Friday, April 11, 2008

The Ups and Downs. . .

. . . of being a 26-year old undergrad.

When my loser friends and I get together, at some point in the night someone (usually Babbles) will say, "Knowing what I do now, if I could go back to high school. . . " and trail off into a diatribe of all the ass that would be kicked or appropriated. Being a 26-year old man pursuing his Bachelor's, I'm sort of in that boat. I'm typically older than a majority of my classmates. This gives me two advantages: Life experience and the loss of several inhibitions that normally stifle the insecure transition from teenager to adult. Where I once saw approaching a girl as a direct means to rejection, I now see the chance opportunity for a funny story. In fact, I'm frightened about what will come in nine-courses when this institution puts me out on the street, erection and econ degree in hand. I'll have to compete in my own league. One in which having your own off-campus apartment and a car aren't enough to secure a two-week affair.

The major disadvantage is that I'm typically older than a majority of my classmates. I'm fine as long as I stay current with shit new music, and incorporate popular web terminology into my daily speak. However, in nearly every discussion class there comes the lecture where the professor will circle the room and ask "Where were you on 9/11?"

For those of you unaware, that was nearly eight years ago. I should have been embarking on my Junior year in college. Instead, I was working in a factory with only a tape deck and 45-minutes of music to get me through the 12-hour shift, that was then followed by an hour break before I had to start at my night manager gig at a RadioShack (which I was robbing blind). My classmates? They all have the same story. "I was in dance class when the principal came on the intercom to tell us what happened. We watched it on a TV in the cafeteria. I was in seventh grade."

This topic of discussion became so frequent that I had a monologue ready for when it arose.

"I was working for the Martin Logan Audio Company making cabinets for speakers that were priced in excess of five thousand dollars, apiece. 9/11 started like any morning. I stood at my table and sanded down the planks that would become the side panel of the cabinet. A woman at the table next to mine would always blare her radio. Some shock jock out of Kansas City who I could never stand. When he reported the plane hitting the first tower, I took it as a stunt. But as his descriptions of what the radio team were watching on a nearby TV grew more brutal and realistic, I began to think that this was an accident of unprecedented level. Then the second plane struck.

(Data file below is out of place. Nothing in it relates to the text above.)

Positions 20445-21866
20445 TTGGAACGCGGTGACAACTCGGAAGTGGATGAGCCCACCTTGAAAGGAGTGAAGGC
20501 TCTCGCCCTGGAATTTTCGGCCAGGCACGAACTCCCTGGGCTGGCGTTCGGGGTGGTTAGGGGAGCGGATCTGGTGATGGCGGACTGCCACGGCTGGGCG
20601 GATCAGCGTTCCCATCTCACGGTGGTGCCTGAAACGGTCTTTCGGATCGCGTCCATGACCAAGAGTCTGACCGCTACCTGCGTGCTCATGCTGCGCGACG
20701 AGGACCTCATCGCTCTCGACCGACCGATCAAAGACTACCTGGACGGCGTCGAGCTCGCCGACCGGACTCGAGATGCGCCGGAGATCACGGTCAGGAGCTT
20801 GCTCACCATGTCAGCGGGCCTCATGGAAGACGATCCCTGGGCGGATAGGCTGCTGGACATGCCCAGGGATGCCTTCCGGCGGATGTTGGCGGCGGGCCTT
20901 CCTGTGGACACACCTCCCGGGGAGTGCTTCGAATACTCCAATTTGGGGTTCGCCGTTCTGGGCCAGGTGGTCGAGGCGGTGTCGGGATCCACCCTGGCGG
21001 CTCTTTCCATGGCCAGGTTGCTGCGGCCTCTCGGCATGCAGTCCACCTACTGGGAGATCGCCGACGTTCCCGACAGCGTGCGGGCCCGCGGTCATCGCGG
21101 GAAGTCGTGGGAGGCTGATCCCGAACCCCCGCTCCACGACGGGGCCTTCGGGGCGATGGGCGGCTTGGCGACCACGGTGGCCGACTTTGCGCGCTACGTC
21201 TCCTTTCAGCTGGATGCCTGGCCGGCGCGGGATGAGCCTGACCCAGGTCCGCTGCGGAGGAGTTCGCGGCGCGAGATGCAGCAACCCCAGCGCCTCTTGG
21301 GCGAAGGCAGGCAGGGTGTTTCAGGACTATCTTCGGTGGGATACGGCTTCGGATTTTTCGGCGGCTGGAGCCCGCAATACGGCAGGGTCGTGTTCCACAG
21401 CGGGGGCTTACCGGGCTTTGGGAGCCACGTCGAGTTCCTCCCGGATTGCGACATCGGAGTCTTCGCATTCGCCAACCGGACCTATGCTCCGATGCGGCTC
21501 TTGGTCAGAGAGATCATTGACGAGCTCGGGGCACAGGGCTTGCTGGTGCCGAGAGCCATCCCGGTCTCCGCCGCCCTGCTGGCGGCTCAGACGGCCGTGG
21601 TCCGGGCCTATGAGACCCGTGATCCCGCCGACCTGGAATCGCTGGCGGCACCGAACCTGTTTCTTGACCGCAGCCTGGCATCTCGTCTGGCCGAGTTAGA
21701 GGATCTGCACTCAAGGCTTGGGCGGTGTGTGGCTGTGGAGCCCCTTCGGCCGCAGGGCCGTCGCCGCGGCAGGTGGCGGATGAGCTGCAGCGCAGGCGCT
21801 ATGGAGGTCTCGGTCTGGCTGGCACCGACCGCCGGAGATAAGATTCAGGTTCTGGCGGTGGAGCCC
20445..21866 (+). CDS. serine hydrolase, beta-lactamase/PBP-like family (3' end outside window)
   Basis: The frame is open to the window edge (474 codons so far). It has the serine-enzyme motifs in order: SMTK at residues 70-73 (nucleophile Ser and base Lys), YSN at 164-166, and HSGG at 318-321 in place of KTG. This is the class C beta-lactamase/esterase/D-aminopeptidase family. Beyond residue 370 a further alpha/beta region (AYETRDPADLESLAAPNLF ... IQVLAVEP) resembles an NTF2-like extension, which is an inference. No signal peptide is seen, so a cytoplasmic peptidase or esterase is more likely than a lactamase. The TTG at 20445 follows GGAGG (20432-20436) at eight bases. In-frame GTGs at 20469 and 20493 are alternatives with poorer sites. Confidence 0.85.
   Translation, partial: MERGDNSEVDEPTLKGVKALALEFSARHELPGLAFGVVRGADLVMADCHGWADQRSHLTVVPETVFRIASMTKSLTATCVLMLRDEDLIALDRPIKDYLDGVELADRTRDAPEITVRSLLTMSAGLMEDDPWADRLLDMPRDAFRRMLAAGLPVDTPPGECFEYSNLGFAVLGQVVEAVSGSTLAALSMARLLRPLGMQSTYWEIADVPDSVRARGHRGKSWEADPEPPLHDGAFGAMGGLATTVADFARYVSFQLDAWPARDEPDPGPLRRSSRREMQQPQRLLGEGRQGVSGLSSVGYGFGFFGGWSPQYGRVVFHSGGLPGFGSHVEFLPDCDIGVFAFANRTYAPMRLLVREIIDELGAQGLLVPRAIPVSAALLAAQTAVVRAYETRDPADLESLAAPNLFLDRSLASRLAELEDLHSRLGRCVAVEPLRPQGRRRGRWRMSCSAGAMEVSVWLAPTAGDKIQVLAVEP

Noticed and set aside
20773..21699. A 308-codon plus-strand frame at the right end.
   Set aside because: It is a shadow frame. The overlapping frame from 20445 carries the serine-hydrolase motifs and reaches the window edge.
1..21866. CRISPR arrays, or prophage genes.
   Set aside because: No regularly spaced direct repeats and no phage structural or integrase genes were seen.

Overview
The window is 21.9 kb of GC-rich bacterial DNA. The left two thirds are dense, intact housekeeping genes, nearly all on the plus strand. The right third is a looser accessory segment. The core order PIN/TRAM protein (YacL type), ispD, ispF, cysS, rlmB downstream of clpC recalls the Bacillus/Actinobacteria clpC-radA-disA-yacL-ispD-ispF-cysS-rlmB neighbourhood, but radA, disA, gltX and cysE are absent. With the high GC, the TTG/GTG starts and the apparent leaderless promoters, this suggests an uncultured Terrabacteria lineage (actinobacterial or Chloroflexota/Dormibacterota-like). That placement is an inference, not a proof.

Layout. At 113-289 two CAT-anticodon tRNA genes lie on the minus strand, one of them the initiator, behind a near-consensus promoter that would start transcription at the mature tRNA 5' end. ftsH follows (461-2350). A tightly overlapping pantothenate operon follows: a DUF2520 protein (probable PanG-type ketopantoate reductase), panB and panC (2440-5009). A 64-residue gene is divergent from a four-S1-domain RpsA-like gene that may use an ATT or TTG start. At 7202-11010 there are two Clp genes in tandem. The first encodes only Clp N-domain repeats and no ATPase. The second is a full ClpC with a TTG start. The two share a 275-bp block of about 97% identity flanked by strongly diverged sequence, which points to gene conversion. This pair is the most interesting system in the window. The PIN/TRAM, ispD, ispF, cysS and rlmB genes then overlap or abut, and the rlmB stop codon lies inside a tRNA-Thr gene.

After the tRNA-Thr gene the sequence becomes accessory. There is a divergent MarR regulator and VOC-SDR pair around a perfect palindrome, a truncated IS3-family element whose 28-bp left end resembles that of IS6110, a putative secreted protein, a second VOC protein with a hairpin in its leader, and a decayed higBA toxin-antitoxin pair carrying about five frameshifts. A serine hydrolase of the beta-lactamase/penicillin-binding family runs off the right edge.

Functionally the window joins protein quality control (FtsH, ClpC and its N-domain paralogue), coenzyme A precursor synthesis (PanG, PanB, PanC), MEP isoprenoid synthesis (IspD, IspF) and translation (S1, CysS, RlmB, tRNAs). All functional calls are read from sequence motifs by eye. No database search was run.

Not being near a television, all I could draw upon was the imagery being relayed by the National Emergency broadcast that had taken over every radio station. For eight hours, I had to envision the wreckage and aftermath. I'd later be thankful, as I heard that the live video feed on the networks showed some pretty disturbing footage that hasn't been aired since.

I left work and felt something almost (slight pause for effect) apocalyptic in the air. Cars were lining out of gas stations and into the streets, blocking traffic for miles. During my night shift, one person came in. As I rang him up, he glanced over to the wall of televisions on display. Each set tuned to a different news channel. Turning back he offered, "That's something, ain't it?"

The most remarkable memory I have following 9/11 would be in the weeks to come. There was a surge in empathy, the likes we'll probably never see again. Everyone seemed to genuinely care about their neighbor. As if everyone understood that at any moment, while going about your daily routine, everything you know and have can be taken from you. This sense of vulnerability was so great as to be palbable. People took to comforting one another. The level of dialogue in this country was akin to that of a flight during take-off and landing. Of course, I say that not being Muslim, or remotely Arabic. (Scan the crowd for anyone of Arabian Peninsula origins, if so point and say, "You can probably tell me a different story.")

The following week, I was laid off from my job in the speaker factory. It wasn't due to the downturn the economy was expected to take, which would have significant impacts of the producers of luxury items like high-end consumer electronics. No, rather I was let go because I built terrible cabinets. If you ever saw one, you wouldn't find a straight line anywhere on it.

And that's where I was on 9/11."

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